Pro Bono Costs Orders are largely not (presently!) available in Northern Ireland.
Pro Bono Costs Orders are only available in relation to environmental cases under The Costs Protection (Aarhus Convention) Regulations (Northern Ireland) 2013.
They are, however, an incredibly useful tool in public interest litigation. We have therefore included them in this toolkit to explain how they work in other jurisdictions in the UK, and to encourage you to help us advocate for their wider introduction in Northern Ireland.
Pro Bono Costs Orders apply where one party is obtaining professional legal advice or representation pro bono, meaning the barrister or solicitor is providing their services for free.
Generally, a barrister or solicitor acting pro bono is not entitled to recover costs in the form of professional fees because the party that they are representing has not incurred costs in the form of professional fees.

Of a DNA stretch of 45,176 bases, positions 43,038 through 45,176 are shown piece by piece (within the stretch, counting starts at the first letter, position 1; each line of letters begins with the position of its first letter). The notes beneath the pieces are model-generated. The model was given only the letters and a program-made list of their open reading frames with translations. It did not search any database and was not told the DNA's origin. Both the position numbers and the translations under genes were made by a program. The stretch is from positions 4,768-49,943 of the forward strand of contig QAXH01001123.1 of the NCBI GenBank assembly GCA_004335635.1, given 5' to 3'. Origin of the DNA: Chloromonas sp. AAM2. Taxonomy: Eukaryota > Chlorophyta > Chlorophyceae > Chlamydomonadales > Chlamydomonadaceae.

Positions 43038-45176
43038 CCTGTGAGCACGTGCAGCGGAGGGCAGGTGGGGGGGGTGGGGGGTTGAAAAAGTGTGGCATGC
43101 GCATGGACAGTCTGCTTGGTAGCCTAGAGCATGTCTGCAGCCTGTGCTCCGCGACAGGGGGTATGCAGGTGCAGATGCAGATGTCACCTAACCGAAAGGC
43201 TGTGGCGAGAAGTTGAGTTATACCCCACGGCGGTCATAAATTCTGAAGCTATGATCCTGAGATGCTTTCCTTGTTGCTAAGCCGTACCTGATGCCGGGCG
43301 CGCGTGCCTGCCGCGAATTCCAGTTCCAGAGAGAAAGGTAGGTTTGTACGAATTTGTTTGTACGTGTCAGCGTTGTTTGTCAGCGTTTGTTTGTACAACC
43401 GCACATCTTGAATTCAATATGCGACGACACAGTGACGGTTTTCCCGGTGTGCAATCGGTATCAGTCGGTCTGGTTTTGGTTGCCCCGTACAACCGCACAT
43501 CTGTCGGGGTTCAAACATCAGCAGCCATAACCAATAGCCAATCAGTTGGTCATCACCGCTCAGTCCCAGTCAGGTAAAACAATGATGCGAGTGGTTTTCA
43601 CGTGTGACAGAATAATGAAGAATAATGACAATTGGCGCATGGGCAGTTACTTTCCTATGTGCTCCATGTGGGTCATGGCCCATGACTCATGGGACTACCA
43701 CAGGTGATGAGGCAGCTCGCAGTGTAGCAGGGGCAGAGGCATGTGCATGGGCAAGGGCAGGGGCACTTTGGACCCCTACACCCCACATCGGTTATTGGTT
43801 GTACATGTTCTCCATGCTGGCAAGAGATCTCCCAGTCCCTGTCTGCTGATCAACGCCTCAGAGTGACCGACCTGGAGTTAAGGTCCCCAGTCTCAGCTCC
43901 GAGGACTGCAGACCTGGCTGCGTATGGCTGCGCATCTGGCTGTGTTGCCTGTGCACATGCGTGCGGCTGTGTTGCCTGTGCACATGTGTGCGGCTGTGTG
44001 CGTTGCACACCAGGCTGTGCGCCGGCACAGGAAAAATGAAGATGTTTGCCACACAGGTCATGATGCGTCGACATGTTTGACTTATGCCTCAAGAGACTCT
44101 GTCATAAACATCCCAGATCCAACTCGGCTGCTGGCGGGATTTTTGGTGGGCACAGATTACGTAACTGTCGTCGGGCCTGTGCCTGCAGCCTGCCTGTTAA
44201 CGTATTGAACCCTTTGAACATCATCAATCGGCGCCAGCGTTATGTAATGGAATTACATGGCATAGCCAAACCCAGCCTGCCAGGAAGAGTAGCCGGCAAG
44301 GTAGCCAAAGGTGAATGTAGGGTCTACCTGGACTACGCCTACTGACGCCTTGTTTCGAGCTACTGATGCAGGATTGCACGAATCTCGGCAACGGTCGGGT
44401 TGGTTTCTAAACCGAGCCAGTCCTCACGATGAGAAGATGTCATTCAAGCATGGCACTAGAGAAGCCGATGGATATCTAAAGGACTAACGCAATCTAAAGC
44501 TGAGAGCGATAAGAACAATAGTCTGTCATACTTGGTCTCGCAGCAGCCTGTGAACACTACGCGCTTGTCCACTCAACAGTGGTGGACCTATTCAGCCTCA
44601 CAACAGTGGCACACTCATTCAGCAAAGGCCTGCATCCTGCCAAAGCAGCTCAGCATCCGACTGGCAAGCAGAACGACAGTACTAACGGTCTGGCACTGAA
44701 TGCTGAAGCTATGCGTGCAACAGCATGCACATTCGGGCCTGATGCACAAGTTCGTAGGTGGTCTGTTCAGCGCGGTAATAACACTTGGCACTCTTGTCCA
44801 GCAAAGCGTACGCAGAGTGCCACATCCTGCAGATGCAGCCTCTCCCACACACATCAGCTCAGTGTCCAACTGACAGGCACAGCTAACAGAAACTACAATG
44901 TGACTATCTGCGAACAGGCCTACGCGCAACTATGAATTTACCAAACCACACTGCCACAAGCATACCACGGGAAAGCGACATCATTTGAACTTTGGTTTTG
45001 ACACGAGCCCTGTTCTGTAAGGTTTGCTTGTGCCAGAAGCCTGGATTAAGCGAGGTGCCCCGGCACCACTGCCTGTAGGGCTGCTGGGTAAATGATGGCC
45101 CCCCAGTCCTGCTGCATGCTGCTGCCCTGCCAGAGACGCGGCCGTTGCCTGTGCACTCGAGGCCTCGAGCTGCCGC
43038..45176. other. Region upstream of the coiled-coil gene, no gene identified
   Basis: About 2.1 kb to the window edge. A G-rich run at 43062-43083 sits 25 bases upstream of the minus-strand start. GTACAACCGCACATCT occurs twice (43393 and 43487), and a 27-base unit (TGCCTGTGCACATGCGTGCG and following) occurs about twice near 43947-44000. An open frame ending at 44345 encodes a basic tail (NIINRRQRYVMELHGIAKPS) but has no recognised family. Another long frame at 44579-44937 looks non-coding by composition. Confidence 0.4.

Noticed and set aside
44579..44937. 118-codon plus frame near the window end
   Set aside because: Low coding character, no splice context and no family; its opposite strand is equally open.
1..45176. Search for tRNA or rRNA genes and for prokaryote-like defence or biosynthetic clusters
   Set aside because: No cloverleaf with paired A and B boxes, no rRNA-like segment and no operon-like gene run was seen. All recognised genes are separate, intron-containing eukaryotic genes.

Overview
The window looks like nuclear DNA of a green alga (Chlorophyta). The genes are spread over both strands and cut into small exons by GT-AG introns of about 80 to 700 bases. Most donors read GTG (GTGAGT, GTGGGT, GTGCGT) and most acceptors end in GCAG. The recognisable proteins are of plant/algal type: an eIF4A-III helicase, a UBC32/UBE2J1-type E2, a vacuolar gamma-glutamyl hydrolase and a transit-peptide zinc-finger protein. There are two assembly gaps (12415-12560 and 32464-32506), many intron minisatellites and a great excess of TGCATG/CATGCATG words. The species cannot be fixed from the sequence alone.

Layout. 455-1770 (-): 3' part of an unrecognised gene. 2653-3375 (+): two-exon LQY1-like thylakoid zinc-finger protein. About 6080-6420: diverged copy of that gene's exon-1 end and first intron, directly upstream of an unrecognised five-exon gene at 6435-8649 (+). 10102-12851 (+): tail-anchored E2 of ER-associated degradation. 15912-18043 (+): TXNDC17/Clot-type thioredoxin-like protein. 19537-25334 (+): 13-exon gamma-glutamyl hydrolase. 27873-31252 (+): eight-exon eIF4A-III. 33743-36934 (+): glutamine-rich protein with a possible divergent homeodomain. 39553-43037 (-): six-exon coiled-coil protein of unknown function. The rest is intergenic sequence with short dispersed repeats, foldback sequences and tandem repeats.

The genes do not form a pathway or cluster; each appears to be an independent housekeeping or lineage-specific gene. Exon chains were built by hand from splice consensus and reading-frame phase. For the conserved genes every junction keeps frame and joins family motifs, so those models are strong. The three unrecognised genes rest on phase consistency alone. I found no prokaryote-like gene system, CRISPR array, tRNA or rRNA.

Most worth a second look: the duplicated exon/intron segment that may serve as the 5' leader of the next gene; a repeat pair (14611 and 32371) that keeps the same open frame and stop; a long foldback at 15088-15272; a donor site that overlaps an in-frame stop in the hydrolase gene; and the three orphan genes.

However, Pro Bono Cost Orders allow a successful party, who was provided with services pro bono, to seek to recover costs against the unsuccessful party. The amount is based on what a fee-paying client would recover, and are paid into a fund which distributes the money to agencies and projects that provide free legal advice.
Pro Bono Costs Orders help to even the playing field between parties in litigation. Presently, where an organisation is receiving services pro bono, the opposing party does not bear a costs risk, whereas the organisation bears a significant risk of costs if they are not successful. Where legal practitioners have access to Pro Bono Costs Orders, they are able to use the risk of costs as an incentive for the opposing party to consider settling the case.